Empowering Institutions: Insights from Academic Strategy

 

Dr. Andrea Marcinkus

 

Director of Academic Strategy

Welcome to "Empowering Institutions: Insights from Academic Strategy," a Q&A session with the Director of our Academic Strategy team, Dr. Andrea Marcinkus. In this interview, we delve into the vital role academic strategy plays in driving success and empowering institutions in today's dynamic educational landscape.

 

Dr. Marcinkus has a wealth of knowledge and experience in this field and is able to offer valuable insights and perspectives on the strategies, initiatives, and trends that drive academic excellence.

 

Join us as we explore a wide range of topics, including the role of the Academic Strategy team, how their work benefits our partners, and what the future of online higher education might look like. Through this Q&A, we hope to provide you with a comprehensive understanding of how academic strategy contributes to the success and growth of institutions, and how our expertise can be leveraged to empower your own organization.

Can you please introduce yourself and provide an overview of your role with Academic Strategy?

Hi, I’m Andrea. I am the director of the Academic Strategy team. I have more than 20 years of experience working in numerous higher-education settings, including public and private universities, as well as a for-profit university. During this time, I’ve held a wide range of roles, including tenure-track professor, department director, cross-campus director of student retention, and dean of academic affairs (chief academic officer).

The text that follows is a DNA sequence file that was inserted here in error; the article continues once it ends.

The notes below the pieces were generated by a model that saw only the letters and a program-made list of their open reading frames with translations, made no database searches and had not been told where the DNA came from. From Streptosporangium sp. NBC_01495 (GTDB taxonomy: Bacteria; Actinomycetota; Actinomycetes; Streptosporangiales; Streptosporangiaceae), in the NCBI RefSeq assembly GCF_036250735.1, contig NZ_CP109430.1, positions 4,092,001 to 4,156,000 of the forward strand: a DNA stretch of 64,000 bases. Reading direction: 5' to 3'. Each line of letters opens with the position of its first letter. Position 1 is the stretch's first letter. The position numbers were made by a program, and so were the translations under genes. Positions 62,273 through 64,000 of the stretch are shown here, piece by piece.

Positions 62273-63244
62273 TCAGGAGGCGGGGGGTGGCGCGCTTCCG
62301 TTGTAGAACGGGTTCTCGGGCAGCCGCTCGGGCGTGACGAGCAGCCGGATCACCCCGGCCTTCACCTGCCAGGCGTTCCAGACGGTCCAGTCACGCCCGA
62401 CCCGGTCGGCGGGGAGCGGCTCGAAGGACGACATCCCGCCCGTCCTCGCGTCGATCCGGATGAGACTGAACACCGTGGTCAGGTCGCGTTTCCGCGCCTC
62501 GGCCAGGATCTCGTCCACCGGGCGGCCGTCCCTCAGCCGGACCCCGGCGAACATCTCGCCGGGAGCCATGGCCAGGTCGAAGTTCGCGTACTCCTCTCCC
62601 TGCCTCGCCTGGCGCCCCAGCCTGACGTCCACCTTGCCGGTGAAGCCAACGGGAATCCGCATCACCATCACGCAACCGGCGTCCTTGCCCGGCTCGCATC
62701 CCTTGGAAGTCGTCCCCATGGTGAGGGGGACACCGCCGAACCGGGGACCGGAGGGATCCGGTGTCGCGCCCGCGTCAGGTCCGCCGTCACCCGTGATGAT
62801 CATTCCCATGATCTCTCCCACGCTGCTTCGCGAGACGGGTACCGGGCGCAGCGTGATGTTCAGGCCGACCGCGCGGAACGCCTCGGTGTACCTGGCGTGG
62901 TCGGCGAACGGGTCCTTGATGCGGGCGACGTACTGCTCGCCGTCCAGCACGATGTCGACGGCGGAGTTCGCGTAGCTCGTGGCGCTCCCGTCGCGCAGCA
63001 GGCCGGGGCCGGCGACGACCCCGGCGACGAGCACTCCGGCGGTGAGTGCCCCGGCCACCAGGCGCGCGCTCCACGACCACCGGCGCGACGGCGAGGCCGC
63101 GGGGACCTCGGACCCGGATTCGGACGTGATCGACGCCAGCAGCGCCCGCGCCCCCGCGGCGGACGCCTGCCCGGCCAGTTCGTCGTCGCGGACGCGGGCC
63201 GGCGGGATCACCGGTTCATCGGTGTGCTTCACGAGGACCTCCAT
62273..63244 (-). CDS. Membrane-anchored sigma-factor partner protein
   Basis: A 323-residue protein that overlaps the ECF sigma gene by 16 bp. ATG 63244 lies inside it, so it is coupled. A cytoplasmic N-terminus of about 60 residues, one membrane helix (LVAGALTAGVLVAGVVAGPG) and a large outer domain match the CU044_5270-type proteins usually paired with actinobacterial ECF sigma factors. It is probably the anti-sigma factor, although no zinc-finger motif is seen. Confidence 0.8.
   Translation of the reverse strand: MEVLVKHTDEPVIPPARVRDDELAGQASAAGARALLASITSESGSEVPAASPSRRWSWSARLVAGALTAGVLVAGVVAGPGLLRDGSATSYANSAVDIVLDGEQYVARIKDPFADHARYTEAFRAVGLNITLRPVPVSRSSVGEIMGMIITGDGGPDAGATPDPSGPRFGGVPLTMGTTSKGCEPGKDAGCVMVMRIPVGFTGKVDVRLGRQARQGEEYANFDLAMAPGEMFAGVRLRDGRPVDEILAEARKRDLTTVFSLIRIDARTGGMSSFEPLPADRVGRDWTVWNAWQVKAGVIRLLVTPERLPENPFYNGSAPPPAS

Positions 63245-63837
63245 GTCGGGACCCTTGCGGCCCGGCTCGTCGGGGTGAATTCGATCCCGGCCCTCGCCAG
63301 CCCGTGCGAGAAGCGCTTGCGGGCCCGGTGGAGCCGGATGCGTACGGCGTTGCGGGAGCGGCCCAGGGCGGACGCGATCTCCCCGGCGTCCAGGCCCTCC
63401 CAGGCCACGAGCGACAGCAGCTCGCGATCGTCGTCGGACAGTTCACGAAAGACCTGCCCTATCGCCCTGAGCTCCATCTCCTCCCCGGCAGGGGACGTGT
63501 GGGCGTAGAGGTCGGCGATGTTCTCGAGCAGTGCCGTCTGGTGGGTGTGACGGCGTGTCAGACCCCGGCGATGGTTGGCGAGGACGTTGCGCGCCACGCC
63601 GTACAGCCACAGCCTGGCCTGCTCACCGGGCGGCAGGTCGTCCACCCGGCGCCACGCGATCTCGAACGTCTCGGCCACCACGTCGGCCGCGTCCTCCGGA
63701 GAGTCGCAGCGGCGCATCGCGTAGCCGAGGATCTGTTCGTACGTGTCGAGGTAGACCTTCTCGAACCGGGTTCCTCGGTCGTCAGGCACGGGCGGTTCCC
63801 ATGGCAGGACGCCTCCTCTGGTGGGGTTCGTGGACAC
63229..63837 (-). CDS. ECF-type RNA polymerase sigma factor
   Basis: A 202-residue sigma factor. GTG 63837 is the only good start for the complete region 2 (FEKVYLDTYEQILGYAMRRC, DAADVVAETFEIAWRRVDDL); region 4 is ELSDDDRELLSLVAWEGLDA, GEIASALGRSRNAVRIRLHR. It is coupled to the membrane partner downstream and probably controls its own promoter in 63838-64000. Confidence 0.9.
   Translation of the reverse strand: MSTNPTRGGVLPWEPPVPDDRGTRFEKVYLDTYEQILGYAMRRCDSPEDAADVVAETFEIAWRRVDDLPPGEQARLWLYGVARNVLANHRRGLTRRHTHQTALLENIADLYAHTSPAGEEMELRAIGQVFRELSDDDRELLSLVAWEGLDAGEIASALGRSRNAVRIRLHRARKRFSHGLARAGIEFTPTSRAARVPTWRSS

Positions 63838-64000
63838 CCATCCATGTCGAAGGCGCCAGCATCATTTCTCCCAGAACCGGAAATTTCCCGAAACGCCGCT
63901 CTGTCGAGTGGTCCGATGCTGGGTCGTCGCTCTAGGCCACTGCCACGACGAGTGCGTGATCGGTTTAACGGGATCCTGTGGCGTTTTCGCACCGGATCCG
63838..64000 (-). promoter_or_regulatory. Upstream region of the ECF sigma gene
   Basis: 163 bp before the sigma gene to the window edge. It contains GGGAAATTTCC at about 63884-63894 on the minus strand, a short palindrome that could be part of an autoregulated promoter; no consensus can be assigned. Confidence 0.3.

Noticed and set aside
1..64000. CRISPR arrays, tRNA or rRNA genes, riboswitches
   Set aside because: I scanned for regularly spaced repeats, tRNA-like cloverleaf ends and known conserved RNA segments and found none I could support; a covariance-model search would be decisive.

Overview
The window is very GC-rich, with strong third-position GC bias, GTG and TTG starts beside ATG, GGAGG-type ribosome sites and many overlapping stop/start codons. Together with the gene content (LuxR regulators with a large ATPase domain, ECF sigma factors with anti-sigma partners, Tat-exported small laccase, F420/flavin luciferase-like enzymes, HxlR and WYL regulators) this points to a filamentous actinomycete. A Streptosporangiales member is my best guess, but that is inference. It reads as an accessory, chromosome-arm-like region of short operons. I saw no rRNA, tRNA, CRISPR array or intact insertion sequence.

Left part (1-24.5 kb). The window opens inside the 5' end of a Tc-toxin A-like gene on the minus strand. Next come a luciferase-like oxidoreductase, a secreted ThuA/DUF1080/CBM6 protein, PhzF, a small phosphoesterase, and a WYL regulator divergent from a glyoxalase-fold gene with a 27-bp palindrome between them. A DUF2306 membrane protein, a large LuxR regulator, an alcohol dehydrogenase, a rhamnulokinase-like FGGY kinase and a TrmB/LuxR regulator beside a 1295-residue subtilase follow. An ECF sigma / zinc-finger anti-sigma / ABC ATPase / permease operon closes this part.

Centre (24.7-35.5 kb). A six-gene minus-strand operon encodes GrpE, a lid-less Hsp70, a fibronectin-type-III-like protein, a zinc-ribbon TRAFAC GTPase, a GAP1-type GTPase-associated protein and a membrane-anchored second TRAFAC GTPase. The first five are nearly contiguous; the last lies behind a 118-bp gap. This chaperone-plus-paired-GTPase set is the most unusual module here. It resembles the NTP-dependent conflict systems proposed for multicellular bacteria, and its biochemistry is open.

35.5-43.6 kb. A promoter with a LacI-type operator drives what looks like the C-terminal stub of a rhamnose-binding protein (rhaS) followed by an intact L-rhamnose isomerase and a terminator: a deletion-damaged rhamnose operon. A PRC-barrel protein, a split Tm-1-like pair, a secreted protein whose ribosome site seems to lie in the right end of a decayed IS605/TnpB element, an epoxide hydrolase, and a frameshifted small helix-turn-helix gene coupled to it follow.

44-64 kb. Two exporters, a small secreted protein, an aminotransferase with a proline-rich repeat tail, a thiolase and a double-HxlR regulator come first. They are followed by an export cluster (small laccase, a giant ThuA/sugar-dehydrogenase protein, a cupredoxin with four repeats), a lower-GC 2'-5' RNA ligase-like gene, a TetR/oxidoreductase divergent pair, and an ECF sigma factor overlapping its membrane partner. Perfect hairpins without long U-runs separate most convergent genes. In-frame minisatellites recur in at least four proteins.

I have an BS in Textile Design and Engineering from Philadelphia University (now Thomas Jefferson University), an MS in Textiles and Clothing from the University of Wisconsin – Madison, and a Ph.D. in Human Ecology, also from UW-Madison.

 

Leading Academic Strategy is really exciting work. I get to collaborate with a group of extremely talented researchers, strategists, and our partners. My team consists of academic strategists, who work directly with partners on research and consulting, and academic research analysts, who dive deep into public and our proprietary resources to help inform our work.

What are the main responsibilities and objectives of the Academic Strategy team?

Academic Strategy utilizes our deep programmatic expertise and analytics to inform program selection, expansion, and optimization for our partners. This work includes developing a program selection strategy for online development, assessing program readiness, facilitating academic change management, creating and advising on course carousels, monitoring accreditation changes, and fostering strong relationships with our partners. We also conduct key research on discipline verticals to update our internal teams and our partners and to help everyone make better decisions. 

 

We frequently collaborate with our sister team, Research & Insights. They use a wide range of internal and external research and analytics to understand and align to learner wants and needs, fuel innovation, plan strategy, monitor market and industry dynamics, and assess/optimize performance. 

 

Together, we are a powerful combination as we have formed the broader Strategy & Insights division. Working directly with our academic partners, both teams play a critical role in establishing a consistent voice of research, insights, and strategy that fuels innovation and informs decision-making. 

 

We contribute meaningfully to industry thought leadership that is both data-informed and future-focused.

How does the Academic Strategy team contribute to the overall mission and vision of the company?

I believe the Academic Strategy team truly differentiates us from others in this market.